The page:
“These programs worked and helped to make things clean in Wilson Bay but the legacy goes beyond that, in that a community found in its river a chance to renew itself,” said Jacksonville Assistant City Manager Glenn Hargett.

Hargett accepted the award on behalf of the City of Jacksonville and was joined on stage by Jay Levine and Larry Hobbs. Levin was instrumental to the Wilson Bay Initiative with an innovative use of oysters to help clean the water in the bay and Hobbs brought his skills to help restore the wetlands surrounding Wilson bay.

“We would like to add our thank you to Jacksonville, to Glenn Hargett and to Sturgeon City for steadfast dedication to cleaning up abuses of the past and committing to a sustainable future,” said T. Edward Nickens, Chair of NC Wildlife Federation Awards Committee.

The NC Wildlife Federation has recognized outstanding conservation work in North Carolina with the Governor's Conservation Achievement Awards for the past 51 years.

Kerr-Tar Regional Council of Governments elects officers, honors officials

 

Kerr Tar: Pictured from left to right at the Kerr Tar Regional Council of Governments Annual Awards Banquet are: Mayor Pro Tem John Allers, Franklinton Municipal Award, Franklinton Manager Tammy Ray, Outstanding Town Manager Award recipient, Bryan Pfohl, COG Board Member Award, Jimmy Clayton, Retiring Chairman, Kelly Grissom, Vance County Clerk to the Board, Danny Wright, COG Board Member Award, Ulysses Ross, Warren County Commissioner, and Jerry Ayscue, Regional Star Award. Photo credit: Kerr Tar Regional Council of Governments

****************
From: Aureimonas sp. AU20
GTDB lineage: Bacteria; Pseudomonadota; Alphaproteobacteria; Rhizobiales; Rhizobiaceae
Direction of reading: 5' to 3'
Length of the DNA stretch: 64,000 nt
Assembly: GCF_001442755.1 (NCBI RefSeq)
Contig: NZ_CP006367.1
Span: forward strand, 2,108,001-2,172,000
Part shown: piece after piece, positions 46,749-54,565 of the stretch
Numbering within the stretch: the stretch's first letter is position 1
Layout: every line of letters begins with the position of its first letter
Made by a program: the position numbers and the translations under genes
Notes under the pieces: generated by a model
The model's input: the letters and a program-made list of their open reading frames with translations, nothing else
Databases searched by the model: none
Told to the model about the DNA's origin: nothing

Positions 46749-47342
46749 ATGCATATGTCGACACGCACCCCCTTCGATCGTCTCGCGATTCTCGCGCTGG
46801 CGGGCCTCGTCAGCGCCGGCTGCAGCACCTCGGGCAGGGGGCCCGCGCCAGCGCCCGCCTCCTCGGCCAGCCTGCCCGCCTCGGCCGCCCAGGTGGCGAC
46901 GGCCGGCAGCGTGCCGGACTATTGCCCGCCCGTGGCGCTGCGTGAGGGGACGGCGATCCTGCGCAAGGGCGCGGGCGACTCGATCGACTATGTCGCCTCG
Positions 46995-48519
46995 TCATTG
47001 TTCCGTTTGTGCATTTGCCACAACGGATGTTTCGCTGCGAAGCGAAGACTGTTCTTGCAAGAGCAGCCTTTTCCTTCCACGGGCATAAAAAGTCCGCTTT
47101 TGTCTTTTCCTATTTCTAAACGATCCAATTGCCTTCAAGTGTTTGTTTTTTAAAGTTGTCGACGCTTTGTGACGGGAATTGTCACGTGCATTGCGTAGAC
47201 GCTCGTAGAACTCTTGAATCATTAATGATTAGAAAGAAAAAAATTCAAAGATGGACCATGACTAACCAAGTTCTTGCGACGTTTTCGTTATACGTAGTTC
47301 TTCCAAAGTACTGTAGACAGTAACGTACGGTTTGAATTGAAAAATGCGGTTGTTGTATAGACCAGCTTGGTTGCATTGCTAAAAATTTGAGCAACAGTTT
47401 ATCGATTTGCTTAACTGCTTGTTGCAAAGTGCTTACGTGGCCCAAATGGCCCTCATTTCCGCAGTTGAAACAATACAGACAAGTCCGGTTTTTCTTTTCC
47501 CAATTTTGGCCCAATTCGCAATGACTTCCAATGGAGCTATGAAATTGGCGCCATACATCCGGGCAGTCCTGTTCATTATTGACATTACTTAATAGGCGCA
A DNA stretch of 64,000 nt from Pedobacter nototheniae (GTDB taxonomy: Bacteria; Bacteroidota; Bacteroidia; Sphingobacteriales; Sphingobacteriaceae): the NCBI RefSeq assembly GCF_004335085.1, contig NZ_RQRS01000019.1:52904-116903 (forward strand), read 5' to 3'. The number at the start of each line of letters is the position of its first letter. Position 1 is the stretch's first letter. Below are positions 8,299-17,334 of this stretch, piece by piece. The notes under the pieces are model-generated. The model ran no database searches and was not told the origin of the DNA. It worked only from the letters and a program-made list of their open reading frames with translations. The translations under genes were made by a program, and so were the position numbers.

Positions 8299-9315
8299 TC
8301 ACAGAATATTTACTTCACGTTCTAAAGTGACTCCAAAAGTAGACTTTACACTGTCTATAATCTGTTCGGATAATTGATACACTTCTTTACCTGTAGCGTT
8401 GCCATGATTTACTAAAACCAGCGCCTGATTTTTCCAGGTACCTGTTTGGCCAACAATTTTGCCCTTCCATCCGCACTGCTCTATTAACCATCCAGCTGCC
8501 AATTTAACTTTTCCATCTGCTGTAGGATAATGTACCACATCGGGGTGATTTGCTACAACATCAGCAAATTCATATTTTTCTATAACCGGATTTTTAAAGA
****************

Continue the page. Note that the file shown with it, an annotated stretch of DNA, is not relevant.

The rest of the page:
The Kerr-Tar Regional Council of Governments held its Annual Awards Banquet in September at the Soldiers’ Memorial Sports Arena in Butner. New officers for 2014/2015 were installed as follows: President Mayor Elic Senter of Franklinton, Vice Chairman Commissioner Tommy Hester or Vance County, and Treasurer Commissioner Barry Richardson of Warren County. Senter also presented Franklinton Mayor Pro Tem John Allers the Outstanding Region K Municipal Official Award. Franklinton Manager Tammy Ray was also honored as Outstanding City or County Manager.